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A new person (or an old inhabitant returning after years away) comes to a town suffering from lawlessness and corruption. He or she is appointed to a position of responsibility, such as The Sheriff, and proceeds to reduce crime, establish the rule of law, and topple the corrupt powers that kept the town from prospering.
A stock plot in The Western, although easily transplanted to other settings. Often, it may be a corrupt organization that needs cleaning up instead.
In more cynical works, the would-be reformer ends up succumbing to the corrupt system, dying or worse, becoming just as corrupt as the people they replaced.
In comedic works (particularly cartoons, it seems), may entail a broom and/or dustpan, a pointy stick and garbage can, or other literal interpretations of the phrase.
Contrast with the Tyrant Takes the Helm story arc, where the villain may believe that they're in this plotline, but are actually making things worse.
- Batman, to varying success; the recent franchise reboot emphasized this aspect, as Batman himself hopes that someday he won't be needed.
- Jesse Custer in the Salvation arc of Preacher (Comic Book).
Goldie Wilson: You wait and see, Mr. Carruthers. I will be mayor! I'll be the most powerful man in Hill Valley. And I'm gonna clean up this town.
Lou: Good. You can start by sweeping the floor. [hands Goldie a broom]
- Jimmy Cagney does this with, of all things, the Bureau of Weights and Measures in Great Guy.
- Played straight to hilarious effect in Blazing Saddles when the new sheriff has to clean up the town and resorts to unorthodox methods. Candy Gram, anyone?
- In Hot Fuzz, Nicholas Angel has been so effective at cleaning up London that he's making the other cops look bad, so he's transferred to the quiet town of Sandford. At first it looks like there's nothing for him to clean up, but then unusual deaths start happening...
- And when all the crime stats back in London go off the charts in his absence (making the Police look even WORSE than they did when Angel was just showing them all up), they come crawling back to beg him to return.
- Road House. Dalton starts off acting as head bouncer at a bar, but is forced to Clean Up the Town to save his own life.
- Happens in (of all places) Sgt Peppers Lonely Hearts Club Band, after Mean Mr. Mustard's theft of the magical musical instruments turns the town of Heartland into a crime-ridden cesspool. How does the title band clean things up? With a musical carnival!
- This is a good deal of the plot of Walking Tall.
- Dodge City
- Carrot Ironfoundersson, when he arrives in Ankh-Morpork - but he's so nice about it...
- Pat Rin yos'Phelium when he arrives on Surebleak.
- Deconstructed in Harlan Ellison's short story, "The End of the Time of Leinard". The sheriff who was brought in to clean up the town decades before is now seen as a menace for his heavy-handed tactics, leading the town to conspire to get rid of him.
- Parodied in The Far Side: a janitor is praised for "cleaning up the town" as he walks into the sunset.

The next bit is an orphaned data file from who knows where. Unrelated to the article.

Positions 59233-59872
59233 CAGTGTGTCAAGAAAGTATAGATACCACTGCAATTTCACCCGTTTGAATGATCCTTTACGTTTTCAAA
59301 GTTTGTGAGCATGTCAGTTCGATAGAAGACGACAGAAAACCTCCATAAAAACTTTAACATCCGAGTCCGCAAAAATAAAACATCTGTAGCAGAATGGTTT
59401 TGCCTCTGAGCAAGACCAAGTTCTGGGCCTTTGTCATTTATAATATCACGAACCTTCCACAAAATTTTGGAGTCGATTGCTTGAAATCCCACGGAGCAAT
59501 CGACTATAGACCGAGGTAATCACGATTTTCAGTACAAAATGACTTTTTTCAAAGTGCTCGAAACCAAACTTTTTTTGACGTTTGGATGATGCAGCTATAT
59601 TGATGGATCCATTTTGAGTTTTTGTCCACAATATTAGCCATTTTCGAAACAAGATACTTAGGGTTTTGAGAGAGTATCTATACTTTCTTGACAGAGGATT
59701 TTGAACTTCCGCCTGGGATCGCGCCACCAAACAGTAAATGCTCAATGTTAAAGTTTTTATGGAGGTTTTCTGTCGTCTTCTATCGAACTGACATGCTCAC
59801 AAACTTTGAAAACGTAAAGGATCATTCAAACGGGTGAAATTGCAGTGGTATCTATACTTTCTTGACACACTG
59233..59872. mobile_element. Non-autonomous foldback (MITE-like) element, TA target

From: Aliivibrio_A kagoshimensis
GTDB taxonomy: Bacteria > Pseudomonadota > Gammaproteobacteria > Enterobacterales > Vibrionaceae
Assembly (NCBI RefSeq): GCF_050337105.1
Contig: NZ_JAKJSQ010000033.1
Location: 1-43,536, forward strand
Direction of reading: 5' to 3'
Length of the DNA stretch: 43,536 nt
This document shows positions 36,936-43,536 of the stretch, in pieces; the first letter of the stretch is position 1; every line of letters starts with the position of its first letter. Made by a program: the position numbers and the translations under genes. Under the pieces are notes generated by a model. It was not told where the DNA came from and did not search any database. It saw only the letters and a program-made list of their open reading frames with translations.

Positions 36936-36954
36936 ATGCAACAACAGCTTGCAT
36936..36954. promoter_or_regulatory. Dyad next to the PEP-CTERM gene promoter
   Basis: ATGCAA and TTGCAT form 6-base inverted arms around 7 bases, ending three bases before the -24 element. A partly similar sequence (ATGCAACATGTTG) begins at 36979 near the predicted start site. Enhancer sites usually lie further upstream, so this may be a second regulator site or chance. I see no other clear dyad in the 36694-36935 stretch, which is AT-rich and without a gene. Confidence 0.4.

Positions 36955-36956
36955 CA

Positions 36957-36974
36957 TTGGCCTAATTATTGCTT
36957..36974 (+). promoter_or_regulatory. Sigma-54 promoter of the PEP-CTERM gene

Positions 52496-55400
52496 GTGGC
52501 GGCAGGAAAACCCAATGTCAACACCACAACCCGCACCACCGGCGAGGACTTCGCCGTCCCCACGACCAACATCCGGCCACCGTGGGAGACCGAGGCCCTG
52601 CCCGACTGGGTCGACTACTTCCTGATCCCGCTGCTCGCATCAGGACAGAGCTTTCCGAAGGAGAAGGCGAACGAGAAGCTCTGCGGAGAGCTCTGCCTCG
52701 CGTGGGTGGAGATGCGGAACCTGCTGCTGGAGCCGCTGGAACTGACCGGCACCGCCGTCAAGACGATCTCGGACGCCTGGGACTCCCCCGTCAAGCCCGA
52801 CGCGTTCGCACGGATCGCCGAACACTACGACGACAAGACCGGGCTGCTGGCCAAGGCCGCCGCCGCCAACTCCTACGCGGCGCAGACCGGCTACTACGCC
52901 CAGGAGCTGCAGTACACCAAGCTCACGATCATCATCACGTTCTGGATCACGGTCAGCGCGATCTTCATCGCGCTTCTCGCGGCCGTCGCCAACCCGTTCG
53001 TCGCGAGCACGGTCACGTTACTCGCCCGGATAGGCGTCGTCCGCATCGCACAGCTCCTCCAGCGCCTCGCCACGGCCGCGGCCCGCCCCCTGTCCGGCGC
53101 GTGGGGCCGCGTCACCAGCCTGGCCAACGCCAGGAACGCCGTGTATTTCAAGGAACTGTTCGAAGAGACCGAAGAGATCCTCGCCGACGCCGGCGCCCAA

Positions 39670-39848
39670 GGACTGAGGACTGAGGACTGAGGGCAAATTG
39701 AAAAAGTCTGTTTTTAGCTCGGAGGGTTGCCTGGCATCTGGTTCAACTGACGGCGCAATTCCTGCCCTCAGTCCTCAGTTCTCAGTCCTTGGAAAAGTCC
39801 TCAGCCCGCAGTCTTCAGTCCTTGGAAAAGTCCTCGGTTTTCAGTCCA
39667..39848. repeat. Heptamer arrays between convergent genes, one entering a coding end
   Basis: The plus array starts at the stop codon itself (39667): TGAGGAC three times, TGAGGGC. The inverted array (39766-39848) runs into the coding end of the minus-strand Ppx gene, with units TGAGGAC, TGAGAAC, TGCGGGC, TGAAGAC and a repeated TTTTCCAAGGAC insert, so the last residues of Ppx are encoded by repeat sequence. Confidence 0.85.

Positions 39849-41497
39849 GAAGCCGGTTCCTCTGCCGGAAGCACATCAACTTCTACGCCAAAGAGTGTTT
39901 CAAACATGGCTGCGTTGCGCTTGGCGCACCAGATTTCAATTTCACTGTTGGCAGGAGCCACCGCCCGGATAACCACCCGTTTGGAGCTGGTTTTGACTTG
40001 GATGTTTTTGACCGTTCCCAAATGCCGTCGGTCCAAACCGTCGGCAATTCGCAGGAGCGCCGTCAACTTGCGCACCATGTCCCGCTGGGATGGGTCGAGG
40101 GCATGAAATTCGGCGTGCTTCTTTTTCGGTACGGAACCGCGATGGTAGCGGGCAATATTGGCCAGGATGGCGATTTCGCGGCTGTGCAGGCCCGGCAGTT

- Shadowrun adventure Harlequin's Back. In one of the mini-adventures in the book, "A Fistful of Karma", the PC's must defeat a cruel tyrant who oppresses the people of a mining town.
- Dragon magazine #71 (back when it wasn't just Dungeons and Dragons) had a Boot Hill module called "The Taming of Brimstone", in which the player characters had to clean up the title town.
- The Untouchables.
- Many episodes of Stargate SG-1. Often, the SG 1 team arrives on a planet to discover that an enemy force ("Goa'uld" or otherwise) has enslaved or is otherwise tormenting the local population, prompting the team to clean up the town.
- The entire cast of Angel was eventually assigned to run the uber-evil law firm they had spent the last four years fighting. Everyone angsted a lot about whether they were up to the task, or would be corrupted themselves.
Angel: You hired Harmony as my secretary??
Wesley: I thought we could use a familiar face.
Angel: Hmm. You turned evil a lot faster than I thought...
- Grand Theft Auto San Andreas starts off and ends up being about CJ and Sweet cleaning up their crack-ridden 'hood.
- The Nameless Mod's Trestkon is this- if the player wills it.
- In Crackdown, the city's police force barely is able to hold the line at their own headquarters. The Agent must go through the city, killing the leaders of the three gangs who rule the city and their lieutenants. It becomes a subversion when it's revealed the Agency allowed the gangs to run roughshod, so they'd be able to assert a despotic regime once they clean out the gangs.
- Looney Tunes short "Drip-Along Daffy": Daffy comes to "clean up this one-horse town", and in the end he does... as streetsweeper. "Lucky for him, it is a one-horse town."
- The SpongeBob SquarePants episode 'Pest Of The West' has Spongebuck immediately being appointed sheriff so he could save the town from Plankton's ancestor, Dead Eye Plankton. He does exactly that.
- Name a political challenger, this is almost guaranteed to be one of their platforms.
- City Marshal Dallas Stoudenmire was brought into El Paso to clean it up as the previous 5 marshals in the last 8 months were either incompetent, corrupt, or killed. He proceded to kill at least 10 criminals in the next year, dropping the crime rate significantly.
- The first album by The Protomen largely takes place some time after Dr. Light created Protoman to do this, and Mega Man decides to follow in his footsteps. Mega Man ends up discovering that Protoman grew so disgusted with the inhabitants of The City and their unwillingness to fight for themselves against Wily's tyranny that he turned on them and became Wily's Dragon.